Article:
“Clearly there are significant areas of concern for our members, which are responsible for much of the physical movement of that trade, over the eventual outcome, including the physical infrastructure, trade arrangements and Customs practices that will be reviewed as part of the Brexit negotiations,” he added.
“I have already gone on the record to warn about the huge number of pundits offering solutions when nobody really knows what is likely to happen in reality.
“BIFA’s focus now will be presenting the views of our members to the various government departments that we deal with, as well as working with organisations such as the Confederation of British Industry and International Chamber of Commerce to make sure that all parties negotiating the post-Brexit landscape are fully aware of the potential challenges for which they will need to find solutions.”

Sydney-based WiseTech Global acquires Italian business

Sydney-based logistics software specialist WiseTech Global has announced the acquisition of Italian software provider ACO Informatica.
According to WiseTech Global, ACO Informatica will remain under the joint-leadership of Managing Director, Raffaele Uria, and General Manager, Bruno Soldati, with the company to be integrated within the WiseTech Global group. It’s the second time in 2017 the company has acquired a European business, after taking over German software company znet group in January.
“We know the ACO team well, both for their innovative customs clearance solutions for Italy and as a WisePartner for CargoWise One,” said Richard White, WiseTech Global CEO. “Now with the team as part of our WiseTech Global family we will work together on delivering more powerful capabilities for customers in the future.”
In addition, ACO will continue to supply products in Italy including U-by-Cargo, Logimatica and Acciseweb along with WiseTech’s powerful global logistics execution platform, CargoWise One.
“At ACO, we have a strong track record of delivering value-adding logistics solutions for our customers,” commented ACO Managing Director, Raffaele Uria. “We are delighted to join the WiseTech Group and together we will focus on providing high productivity customs border clearance and logistics execution software to the Italian and broader European markets.”
Across 125 countries, CargoWise One enables logistics service providers to execute highly complex transactions in areas such as freight forwarding, customs clearance, warehousing, shipping, land transport and cross border compliance and to manage their operations on one database across multiple users, functions, countries, languages and currencies.
Headquartered in Milan, ACO Informatica provides customs and logistics solutions to over 200 customers including DHL, Italsempione, Saima Avandero DSV, SNATT Logistica and Traconf.

WiseTech Global acquires German customs solution provider, znet

WiseTech Global, a logistics software group founded in Sydney with offices in Australia, China, New Zealands, Singapore, South Africa, United Kingdom and the United States, has recently acquired znet group, a provider of customs solutions across Germany.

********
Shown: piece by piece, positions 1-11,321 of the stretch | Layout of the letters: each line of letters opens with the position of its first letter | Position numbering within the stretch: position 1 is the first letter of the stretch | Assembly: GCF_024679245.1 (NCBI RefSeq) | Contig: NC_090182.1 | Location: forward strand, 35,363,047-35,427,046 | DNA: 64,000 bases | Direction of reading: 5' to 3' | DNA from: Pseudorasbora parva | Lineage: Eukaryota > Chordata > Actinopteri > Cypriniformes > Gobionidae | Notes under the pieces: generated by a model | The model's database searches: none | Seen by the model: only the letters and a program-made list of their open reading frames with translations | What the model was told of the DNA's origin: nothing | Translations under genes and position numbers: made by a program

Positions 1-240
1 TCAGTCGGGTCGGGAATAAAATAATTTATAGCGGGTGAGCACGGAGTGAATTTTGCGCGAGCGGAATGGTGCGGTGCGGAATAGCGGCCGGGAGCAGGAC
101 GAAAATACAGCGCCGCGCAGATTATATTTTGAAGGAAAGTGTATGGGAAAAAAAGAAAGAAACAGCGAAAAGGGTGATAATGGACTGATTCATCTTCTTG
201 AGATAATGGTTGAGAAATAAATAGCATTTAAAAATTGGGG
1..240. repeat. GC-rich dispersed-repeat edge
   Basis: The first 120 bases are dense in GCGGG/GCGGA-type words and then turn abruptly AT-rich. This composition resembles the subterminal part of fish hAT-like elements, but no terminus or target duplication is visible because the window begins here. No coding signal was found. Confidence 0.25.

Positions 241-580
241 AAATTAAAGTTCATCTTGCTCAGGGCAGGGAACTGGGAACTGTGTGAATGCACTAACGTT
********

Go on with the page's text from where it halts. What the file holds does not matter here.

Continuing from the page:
Founded in 1997 and headquartered in Wiesbaden, znet provides automated customs solutions to over 500 customers including Abbott, Lufthansa Technik AERO Alzey, Nippon Express and UPS.
“WiseTech and znet possess a shared commitment to provision of high productivity logistics execution solutions to the German-speaking and broader European markets.” said WiseTech Global CEO, Richard White. “We welcome the znet team to the WiseTech Global family and will work together to deliver even better solutions for customers.”
znet CEO Werner Tholl added, “At znet, we have a long track-record of innovation, having worked extensively on the development of automated customs system with ATLAS connection and pioneered mobile customs handling in Germany. Now as part of the WiseTech Global group we will be able to accelerate our innovation and provide more powerful and extensive capabilities for customers.”
Remaining under the leadership of CEO and former customs officer Tholl, znet operations will be integrated within the WiseTech group. znet will continue to deliver its zara, zafir and zecur products in Germany and all customers will be able to access WiseTech’s CargoWise One global logistics execution platform.
 

Fraud and non-compliance together spells Fire

We’ve seen the news about electric hover-boards for sale in Australia, putting consumers at risk.

As the importing system stands, Australia lacks the appropriate measures to stop some faulty motorised goods entering the market – if they are below a certain price.

This is a regulatory danger zone. There are three key issues at play:
1. Low cost goods currently pass through the mail system (even shipping and air freight) without scrutiny
2. If imported goods are not duly scrutinised, opportunities exist for importers to avoid necessary safety certificates and documentation
3. Customs lacks measures to check the “low cost” of goods declared, therefore importers can – and do – act fraudulently to under-declare values, avoid tax,duty, compliance checks and scrutiny.

This Christmas we saw a huge surge in hover-boards flooding the market. Hoverboards were flying through the mail centres, shipping yards are air freight terminals across Australia.